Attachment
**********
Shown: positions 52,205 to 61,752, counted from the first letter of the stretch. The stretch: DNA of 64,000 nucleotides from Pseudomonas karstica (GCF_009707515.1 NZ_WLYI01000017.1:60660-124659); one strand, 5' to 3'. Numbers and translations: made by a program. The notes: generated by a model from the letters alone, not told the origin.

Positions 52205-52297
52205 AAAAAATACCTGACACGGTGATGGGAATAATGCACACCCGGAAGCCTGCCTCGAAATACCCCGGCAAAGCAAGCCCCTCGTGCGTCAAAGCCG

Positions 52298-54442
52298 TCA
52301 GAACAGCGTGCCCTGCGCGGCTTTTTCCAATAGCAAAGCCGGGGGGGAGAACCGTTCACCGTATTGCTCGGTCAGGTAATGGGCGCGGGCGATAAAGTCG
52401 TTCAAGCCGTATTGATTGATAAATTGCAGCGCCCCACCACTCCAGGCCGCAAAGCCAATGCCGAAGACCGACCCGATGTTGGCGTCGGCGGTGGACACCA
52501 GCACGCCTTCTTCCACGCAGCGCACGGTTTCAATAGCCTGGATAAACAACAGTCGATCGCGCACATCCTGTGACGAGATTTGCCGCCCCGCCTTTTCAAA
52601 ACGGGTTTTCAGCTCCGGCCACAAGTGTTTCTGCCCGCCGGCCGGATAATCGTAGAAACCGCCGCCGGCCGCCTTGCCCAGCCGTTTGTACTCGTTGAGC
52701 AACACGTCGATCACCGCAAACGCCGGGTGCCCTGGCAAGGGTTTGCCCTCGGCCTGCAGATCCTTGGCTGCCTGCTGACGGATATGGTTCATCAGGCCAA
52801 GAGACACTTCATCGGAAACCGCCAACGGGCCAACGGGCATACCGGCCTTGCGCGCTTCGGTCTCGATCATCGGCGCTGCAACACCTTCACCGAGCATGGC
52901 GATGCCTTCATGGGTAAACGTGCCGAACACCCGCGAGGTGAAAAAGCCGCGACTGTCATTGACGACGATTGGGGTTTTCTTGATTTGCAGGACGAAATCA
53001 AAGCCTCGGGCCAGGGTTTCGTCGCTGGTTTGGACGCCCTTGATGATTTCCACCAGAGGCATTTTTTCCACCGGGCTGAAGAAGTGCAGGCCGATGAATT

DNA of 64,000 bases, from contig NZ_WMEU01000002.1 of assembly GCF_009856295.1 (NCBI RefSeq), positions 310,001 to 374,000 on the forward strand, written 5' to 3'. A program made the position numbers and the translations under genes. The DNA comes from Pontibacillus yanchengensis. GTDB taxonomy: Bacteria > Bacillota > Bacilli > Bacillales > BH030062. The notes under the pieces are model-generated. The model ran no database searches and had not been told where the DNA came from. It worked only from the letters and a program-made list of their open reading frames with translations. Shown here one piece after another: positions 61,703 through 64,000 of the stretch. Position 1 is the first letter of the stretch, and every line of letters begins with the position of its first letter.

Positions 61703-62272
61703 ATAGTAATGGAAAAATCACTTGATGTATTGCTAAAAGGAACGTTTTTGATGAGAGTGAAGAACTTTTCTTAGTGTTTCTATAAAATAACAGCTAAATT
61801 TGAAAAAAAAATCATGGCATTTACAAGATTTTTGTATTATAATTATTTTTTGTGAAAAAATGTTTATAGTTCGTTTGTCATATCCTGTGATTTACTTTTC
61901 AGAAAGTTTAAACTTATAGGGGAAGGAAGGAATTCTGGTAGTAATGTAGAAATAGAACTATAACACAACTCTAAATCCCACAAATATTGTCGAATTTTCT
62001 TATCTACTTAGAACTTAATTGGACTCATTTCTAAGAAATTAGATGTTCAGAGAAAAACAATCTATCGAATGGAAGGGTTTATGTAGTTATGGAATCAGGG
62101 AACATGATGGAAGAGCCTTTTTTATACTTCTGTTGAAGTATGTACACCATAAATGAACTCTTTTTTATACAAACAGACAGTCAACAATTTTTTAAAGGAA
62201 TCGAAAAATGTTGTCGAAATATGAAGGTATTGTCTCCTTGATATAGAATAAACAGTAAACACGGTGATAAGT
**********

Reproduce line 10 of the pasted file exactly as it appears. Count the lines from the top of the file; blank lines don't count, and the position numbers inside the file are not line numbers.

52701 AACACGTCGATCACCGCAAACGCCGGGTGCCCTGGCAAGGGTTTGCCCTCGGCCTGCAGATCCTTGGCTGCCTGCTGACGGATATGGTTCATCAGGCCAA